The word treasure as a verb was first used in the late 1300s, but as a noun it was loaned in the middle 1100s from the French word tresor. Orthography remains constant as we move back through Old French to Latin, where we trace it to Latin thesaurus, also meaning "treasure" (and, yes, as I've covered in a previous blog post, this is related to our word thesaurus). That derives from Ancient Greek thesauros, which meant "treasure house" and is related to the verb tithenai, meaning "to put" (which is connected through the idea of storing treasure). Tithenai is thought to be a reduplication of the Proto-Indo-European reconstructed root dhe, meaning "to put" as well, and the word treasure has slowly been decreasing in literary references since the pirate days of yore.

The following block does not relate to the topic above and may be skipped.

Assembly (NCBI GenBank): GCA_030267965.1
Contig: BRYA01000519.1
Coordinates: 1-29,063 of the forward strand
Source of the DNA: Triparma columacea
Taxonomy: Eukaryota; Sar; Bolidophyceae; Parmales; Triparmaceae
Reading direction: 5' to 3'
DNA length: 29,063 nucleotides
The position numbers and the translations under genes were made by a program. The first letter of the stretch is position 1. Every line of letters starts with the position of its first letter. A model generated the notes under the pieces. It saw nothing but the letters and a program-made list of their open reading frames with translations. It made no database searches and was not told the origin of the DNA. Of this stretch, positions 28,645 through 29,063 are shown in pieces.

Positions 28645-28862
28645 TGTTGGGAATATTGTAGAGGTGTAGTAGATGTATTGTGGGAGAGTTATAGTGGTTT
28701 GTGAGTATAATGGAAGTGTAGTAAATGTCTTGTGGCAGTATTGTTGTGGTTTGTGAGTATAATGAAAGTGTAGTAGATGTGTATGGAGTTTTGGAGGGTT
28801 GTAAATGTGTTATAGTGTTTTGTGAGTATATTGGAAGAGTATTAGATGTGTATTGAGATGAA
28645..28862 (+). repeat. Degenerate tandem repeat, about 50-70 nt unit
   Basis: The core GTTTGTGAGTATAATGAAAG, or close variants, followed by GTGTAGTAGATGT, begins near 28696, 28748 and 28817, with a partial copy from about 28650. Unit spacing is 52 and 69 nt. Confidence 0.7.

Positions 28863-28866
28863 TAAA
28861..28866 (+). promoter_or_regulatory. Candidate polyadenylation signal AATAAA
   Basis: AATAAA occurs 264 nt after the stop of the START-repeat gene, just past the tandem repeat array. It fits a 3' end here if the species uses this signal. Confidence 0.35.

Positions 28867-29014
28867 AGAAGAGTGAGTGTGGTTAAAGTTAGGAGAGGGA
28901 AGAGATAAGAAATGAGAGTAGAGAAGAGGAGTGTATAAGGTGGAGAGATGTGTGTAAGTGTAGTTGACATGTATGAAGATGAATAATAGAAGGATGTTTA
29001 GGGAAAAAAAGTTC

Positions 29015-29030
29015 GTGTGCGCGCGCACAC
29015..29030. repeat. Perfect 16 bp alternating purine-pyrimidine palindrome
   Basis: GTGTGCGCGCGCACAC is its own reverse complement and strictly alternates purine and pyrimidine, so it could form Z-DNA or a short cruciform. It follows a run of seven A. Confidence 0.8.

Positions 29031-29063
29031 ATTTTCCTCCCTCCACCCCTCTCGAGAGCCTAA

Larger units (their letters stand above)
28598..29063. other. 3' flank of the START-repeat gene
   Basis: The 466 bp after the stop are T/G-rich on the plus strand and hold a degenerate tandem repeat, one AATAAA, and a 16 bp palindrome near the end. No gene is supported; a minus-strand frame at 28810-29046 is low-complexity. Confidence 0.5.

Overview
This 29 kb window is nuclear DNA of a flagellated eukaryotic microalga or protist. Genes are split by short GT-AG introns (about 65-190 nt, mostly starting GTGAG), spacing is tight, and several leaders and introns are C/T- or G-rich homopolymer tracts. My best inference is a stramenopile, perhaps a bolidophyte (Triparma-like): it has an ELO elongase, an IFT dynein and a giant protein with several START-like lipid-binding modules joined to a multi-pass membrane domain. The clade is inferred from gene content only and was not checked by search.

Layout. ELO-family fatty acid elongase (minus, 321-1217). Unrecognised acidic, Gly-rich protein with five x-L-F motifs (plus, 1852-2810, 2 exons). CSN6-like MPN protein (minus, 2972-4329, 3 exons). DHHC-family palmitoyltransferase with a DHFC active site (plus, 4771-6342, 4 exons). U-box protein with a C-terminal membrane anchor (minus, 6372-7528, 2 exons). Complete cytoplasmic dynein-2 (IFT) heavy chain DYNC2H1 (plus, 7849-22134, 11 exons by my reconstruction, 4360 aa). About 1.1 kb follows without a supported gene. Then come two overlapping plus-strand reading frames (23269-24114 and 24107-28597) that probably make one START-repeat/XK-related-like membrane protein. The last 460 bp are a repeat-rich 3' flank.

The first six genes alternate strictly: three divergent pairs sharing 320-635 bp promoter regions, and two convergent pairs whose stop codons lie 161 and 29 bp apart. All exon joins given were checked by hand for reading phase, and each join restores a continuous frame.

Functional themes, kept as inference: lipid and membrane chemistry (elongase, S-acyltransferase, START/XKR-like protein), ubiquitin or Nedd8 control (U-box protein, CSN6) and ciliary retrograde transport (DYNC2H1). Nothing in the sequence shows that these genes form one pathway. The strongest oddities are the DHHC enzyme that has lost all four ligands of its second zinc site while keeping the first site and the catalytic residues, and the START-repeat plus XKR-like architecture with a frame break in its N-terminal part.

Adam Aleksic, a rising sophomore studying linguistics and government at Harvard University, has been described as the internet's sixth most famous etymologist. He also has disturbing interests in politics, vexillology, geography, board games, conlanging, and law.